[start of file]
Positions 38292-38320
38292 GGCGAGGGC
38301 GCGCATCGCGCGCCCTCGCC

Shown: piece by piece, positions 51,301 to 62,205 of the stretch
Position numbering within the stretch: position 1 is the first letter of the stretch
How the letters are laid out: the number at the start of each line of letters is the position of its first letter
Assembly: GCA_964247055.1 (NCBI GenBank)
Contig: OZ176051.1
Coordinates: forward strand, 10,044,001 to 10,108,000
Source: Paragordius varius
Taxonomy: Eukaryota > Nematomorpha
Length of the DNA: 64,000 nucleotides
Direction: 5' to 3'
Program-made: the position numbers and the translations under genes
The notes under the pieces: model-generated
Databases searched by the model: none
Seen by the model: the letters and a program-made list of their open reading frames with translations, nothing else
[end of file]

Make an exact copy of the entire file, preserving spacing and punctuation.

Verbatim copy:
Positions 38292-38320
38292 GGCGAGGGC
38301 GCGCATCGCGCGCCCTCGCC

Shown: piece by piece, positions 51,301 to 62,205 of the stretch
Position numbering within the stretch: position 1 is the first letter of the stretch
How the letters are laid out: the number at the start of each line of letters is the position of its first letter
Assembly: GCA_964247055.1 (NCBI GenBank)
Contig: OZ176051.1
Coordinates: forward strand, 10,044,001 to 10,108,000
Source: Paragordius varius
Taxonomy: Eukaryota > Nematomorpha
Length of the DNA: 64,000 nucleotides
Direction: 5' to 3'
Program-made: the position numbers and the translations under genes
The notes under the pieces: model-generated
Databases searched by the model: none
Seen by the model: the letters and a program-made list of their open reading frames with translations, nothing else